What should OR professionals know, and how will they learn it?

No one understands all of the talks at an INFORMS conference, which has 60 parallel sessions  covering a wide range of topics.  One would need about 75 years of education.   (Note: I made up that number.)  We can reliably conclude that this is not the measure of what an OR Professional should know.  But what is the right measure?

There seem countless valuable things for an OR Professional to know  — especially a consultant —  and there is very limited time to learn them.   We traditionally emphasize probability, statistics, optimization, and mathematical modeling.  But one can also make strong cases for operations management, transportation and logistics, artificial intelligence, economics, computer science, knowledge of computer software such as MatLab and Excel, systems analysis, soft management skills, and possibly lots more.  For Masters programs we try to fit the required knowledge into anywhere from 4 to 6 subjects.

It’s even worse.   Even in the best of graduate programs, students probably don’t learn enough about a subject to employ it in an expert manner, assuming that OR in the real world is harder than OR on problem sets.   So, what can be done?  Here are some high level suggestions, with all of the key details left for open discussion.

  1. Use the subject requirements very carefully.   We should make sure that our students have knowledge that will be useful to them as professionals.
  2. Expect that our students will learn a lot on the job.
  3. Admit extremely smart and knowledgeable students, and claim full credit for their accomplishments.
  4. Provide continuing life-long education.  (Note added 2/22/09:  when I refer to continuing education, I am thinking in the broadest sense of the word.  It includes learning from books and websites, and is not restricted to courses offered at Universities or by firms in the private sector.)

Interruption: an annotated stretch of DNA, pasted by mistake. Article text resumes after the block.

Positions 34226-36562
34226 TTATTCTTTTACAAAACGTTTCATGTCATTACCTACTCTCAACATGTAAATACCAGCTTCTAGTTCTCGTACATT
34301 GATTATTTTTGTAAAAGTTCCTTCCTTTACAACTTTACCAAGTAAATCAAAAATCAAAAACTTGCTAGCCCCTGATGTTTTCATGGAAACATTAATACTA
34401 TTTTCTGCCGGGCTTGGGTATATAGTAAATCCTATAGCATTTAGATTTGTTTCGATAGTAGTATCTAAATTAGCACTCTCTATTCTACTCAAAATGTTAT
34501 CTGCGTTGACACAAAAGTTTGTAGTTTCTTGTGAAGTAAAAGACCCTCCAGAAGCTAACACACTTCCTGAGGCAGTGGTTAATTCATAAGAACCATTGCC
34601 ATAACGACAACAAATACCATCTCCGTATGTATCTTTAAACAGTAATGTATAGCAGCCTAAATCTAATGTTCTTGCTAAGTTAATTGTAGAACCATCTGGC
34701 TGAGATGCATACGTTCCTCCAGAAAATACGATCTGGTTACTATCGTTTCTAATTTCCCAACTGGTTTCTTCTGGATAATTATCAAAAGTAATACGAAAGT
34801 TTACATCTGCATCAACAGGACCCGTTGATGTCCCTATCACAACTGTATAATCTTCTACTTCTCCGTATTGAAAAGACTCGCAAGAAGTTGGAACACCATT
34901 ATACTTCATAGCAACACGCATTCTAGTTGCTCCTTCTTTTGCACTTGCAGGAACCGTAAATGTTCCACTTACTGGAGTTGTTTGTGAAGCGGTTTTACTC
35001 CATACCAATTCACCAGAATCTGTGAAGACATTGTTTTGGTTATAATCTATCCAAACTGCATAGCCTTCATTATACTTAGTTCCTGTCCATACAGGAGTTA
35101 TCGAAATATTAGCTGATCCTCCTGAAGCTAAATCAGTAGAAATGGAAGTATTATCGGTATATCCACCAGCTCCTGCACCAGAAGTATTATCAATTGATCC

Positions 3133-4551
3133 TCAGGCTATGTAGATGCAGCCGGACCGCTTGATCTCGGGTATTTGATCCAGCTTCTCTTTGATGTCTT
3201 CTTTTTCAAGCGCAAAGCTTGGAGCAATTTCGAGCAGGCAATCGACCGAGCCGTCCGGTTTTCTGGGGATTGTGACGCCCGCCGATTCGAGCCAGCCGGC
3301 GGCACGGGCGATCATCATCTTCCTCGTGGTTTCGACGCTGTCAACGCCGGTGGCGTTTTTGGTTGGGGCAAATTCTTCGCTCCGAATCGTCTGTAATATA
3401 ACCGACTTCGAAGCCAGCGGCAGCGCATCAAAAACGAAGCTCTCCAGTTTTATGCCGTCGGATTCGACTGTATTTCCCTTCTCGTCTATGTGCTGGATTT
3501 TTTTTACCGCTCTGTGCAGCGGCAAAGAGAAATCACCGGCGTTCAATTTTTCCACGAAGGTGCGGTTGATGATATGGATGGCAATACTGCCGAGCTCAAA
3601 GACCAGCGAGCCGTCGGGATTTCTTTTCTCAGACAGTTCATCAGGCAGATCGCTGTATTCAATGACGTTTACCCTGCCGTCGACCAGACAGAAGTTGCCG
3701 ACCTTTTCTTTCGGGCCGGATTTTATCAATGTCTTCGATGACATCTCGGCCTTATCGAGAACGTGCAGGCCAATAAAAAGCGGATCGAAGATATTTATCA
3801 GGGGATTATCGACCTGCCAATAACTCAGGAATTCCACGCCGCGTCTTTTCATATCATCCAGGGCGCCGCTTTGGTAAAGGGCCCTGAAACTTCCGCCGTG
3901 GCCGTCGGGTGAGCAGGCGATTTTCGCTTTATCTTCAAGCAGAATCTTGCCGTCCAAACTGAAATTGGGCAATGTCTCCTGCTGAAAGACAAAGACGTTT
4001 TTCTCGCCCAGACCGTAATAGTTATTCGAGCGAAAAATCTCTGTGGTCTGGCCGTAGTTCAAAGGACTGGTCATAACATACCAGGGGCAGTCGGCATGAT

The fourth point is a really interesting one for INFORMS.  How can we as a society foster life long learning in OR?  We currently provide some continuing education in our annual Practice Meeting.  But only a small fraction of OR Practitioners attend in a given year.  (Maybe 10%.  I don’t know.)  And for those who attend, an OR conference accounts for about 1.5% of a professional’s work time during the year.  Put another way, if a practitioner attends 50 to 75 years of conferences, he or she is putting in a comparable effort to a Masters program in OR, except that there is no studying and no testing.  This is not enough continuing education.

Can we draw upon the talents and energies of our professionals – especially academics –  in order to help our practitioners in continuing education?  And can we do quality on the cheap?  Before you laugh at this last question, remember that the quality of Wikipedia is quite high.   Sometimes there are innovative solutions that are both effective and cheap.

So, we need to figure out how to support continuing education, and do it in a way that doesn’t require many resources.  But, what do we need to support, and how can we support it?  I encourage you to post any suggestions you have as comments to the post.  I will alert those in charge of strategic planning at INFORMS to be on the lookout for good suggestions.

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5 Responses to “What should OR professionals know, and how will they learn it?”

  1. Sanjay Says:

    A meta-comment: Among other recent efforts in this direction – I suspect there’ve been others over the decades – INFORMS’ Practice and Practitioner Committee (PAPA) explored the issue of continuing education issue ca. 2004-06. The current activity re Certification is another take on this perceived need. Certainly the society is taking it seriously. Whether the status quo will improve remains to be determined.